The U.S. astronomy community identified access to telescopes like the LMT as a priority in the 2010 Decadal Survey of Astronomers. In September 2020, UMass Amherst received a three-year, $5 million National Science Foundation (NSF) grant to provide support for the LMT and to offer access to it for astronomers from any U.S. institution.
In the early 2000s, as the LMT was under construction, radio astronomers began exploring the possibility of joining forces to try to capture a picture of the black hole at the center of the galaxy. While some were skeptical at first, said Schloerb, momentum began to build around 2006 or 2007.
“Once we figured out that a global array of millimeter-wave telescopes is needed to image the supermassive black hole, we tried to include all the available telescopes,” said Narayanan. “There was a lot of interest in the LMT because of its size and location, and it became the premier telescope to be added to this global array.”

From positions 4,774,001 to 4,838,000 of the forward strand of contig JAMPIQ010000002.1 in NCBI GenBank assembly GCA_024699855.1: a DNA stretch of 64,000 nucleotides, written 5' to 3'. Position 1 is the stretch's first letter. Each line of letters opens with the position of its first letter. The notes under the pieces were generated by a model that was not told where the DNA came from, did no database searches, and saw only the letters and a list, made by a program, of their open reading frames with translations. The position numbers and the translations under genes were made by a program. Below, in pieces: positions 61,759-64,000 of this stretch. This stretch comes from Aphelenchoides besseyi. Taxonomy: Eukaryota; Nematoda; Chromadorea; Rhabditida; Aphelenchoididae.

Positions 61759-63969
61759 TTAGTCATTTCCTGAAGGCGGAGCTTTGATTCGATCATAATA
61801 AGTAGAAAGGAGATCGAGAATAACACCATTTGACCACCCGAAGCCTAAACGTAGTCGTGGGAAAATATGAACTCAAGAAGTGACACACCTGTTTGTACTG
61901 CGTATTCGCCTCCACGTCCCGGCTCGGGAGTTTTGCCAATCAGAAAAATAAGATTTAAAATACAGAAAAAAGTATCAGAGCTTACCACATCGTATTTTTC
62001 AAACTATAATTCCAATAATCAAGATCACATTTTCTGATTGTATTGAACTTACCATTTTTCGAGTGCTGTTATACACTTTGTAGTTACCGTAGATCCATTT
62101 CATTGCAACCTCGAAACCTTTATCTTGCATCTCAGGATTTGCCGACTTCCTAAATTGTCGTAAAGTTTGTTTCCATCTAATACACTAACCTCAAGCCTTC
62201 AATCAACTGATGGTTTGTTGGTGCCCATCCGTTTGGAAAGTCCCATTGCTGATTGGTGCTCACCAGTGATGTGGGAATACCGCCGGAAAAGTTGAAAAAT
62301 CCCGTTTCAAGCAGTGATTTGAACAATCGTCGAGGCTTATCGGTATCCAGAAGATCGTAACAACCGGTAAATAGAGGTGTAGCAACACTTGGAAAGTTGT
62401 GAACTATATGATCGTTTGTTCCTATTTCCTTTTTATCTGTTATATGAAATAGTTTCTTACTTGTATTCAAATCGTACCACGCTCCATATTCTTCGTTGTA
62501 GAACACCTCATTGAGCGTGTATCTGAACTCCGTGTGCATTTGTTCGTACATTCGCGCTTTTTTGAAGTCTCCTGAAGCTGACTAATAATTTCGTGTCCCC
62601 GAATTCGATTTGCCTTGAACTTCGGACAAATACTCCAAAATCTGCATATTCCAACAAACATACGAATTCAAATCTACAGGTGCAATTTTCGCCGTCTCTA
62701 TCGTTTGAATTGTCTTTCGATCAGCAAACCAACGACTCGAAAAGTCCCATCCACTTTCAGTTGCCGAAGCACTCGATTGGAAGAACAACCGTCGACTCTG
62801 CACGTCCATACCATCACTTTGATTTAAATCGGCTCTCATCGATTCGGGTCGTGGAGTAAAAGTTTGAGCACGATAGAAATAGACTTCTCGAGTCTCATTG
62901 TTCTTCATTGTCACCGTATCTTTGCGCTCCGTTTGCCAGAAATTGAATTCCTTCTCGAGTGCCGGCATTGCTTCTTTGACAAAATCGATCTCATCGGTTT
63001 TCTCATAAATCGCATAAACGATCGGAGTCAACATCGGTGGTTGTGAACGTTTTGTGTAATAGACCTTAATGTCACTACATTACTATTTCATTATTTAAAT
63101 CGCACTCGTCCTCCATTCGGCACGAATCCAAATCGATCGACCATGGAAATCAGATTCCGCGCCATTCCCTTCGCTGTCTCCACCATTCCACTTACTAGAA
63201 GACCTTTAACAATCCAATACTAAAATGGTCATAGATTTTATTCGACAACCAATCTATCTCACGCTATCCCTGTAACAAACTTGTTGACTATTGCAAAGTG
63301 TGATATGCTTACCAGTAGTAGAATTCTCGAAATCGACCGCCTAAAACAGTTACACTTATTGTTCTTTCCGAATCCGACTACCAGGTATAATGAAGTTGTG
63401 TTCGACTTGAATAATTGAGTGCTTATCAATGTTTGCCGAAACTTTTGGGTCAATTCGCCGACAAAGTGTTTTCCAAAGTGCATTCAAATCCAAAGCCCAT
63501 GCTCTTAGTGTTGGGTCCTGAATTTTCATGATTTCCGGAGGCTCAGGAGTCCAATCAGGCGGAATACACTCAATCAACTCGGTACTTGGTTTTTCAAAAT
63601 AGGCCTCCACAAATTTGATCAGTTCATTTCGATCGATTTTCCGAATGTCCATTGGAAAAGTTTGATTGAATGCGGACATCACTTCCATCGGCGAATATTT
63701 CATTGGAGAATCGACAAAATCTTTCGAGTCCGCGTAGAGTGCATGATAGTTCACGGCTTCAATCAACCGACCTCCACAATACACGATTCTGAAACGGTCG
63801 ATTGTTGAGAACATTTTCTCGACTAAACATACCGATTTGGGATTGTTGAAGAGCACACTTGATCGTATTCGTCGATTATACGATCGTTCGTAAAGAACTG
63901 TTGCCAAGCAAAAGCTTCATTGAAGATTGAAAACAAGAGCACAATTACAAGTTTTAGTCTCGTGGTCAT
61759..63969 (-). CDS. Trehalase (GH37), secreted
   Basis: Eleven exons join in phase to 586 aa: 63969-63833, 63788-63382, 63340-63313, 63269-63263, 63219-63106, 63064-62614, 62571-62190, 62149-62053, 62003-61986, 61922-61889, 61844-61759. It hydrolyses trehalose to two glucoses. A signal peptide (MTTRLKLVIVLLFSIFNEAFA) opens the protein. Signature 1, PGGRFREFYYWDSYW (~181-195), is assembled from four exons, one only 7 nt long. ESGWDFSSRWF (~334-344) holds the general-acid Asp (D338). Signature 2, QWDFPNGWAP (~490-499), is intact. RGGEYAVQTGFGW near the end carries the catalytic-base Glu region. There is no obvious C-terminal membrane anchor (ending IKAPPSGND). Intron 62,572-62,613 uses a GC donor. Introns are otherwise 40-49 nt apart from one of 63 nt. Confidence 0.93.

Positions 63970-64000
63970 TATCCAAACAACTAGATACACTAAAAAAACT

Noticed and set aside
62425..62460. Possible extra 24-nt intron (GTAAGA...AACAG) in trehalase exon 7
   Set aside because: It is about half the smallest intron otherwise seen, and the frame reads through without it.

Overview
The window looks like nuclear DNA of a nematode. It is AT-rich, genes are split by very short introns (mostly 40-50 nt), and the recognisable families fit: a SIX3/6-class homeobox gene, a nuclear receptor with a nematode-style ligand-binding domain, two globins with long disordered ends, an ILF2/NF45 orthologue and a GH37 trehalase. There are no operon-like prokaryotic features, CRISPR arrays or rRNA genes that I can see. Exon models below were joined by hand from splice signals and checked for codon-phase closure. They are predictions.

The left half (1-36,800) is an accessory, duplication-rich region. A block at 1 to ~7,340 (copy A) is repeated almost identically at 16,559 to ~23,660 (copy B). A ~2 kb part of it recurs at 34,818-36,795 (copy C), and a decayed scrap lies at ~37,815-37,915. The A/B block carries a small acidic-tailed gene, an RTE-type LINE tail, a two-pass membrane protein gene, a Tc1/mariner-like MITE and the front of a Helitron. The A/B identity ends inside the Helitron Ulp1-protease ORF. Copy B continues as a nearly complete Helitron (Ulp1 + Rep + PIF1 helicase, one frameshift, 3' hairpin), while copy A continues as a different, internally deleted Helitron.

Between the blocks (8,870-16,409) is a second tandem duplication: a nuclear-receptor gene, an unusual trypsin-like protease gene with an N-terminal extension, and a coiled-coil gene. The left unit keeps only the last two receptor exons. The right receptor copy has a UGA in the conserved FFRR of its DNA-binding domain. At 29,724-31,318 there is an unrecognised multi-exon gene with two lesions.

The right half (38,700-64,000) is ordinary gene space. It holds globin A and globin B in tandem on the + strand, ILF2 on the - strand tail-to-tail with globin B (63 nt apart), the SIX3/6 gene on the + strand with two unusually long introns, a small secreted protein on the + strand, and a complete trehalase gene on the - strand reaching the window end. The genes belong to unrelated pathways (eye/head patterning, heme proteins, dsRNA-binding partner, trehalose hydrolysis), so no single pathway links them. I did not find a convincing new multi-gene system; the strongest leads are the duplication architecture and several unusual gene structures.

And, thus, the EHT collaboration was formed.
The EHT’s mission officially began in 2013, with Narayanan serving as UMass’s principal investigator.
“I had very good confidence in the experimental procedures, but these had worked at much lower frequencies in the past. One of the biggest questions for me was whether we could actually make an array spanning the entire globe and work at such high frequencies,” he said. “It wasn’t clear to me that we would succeed.”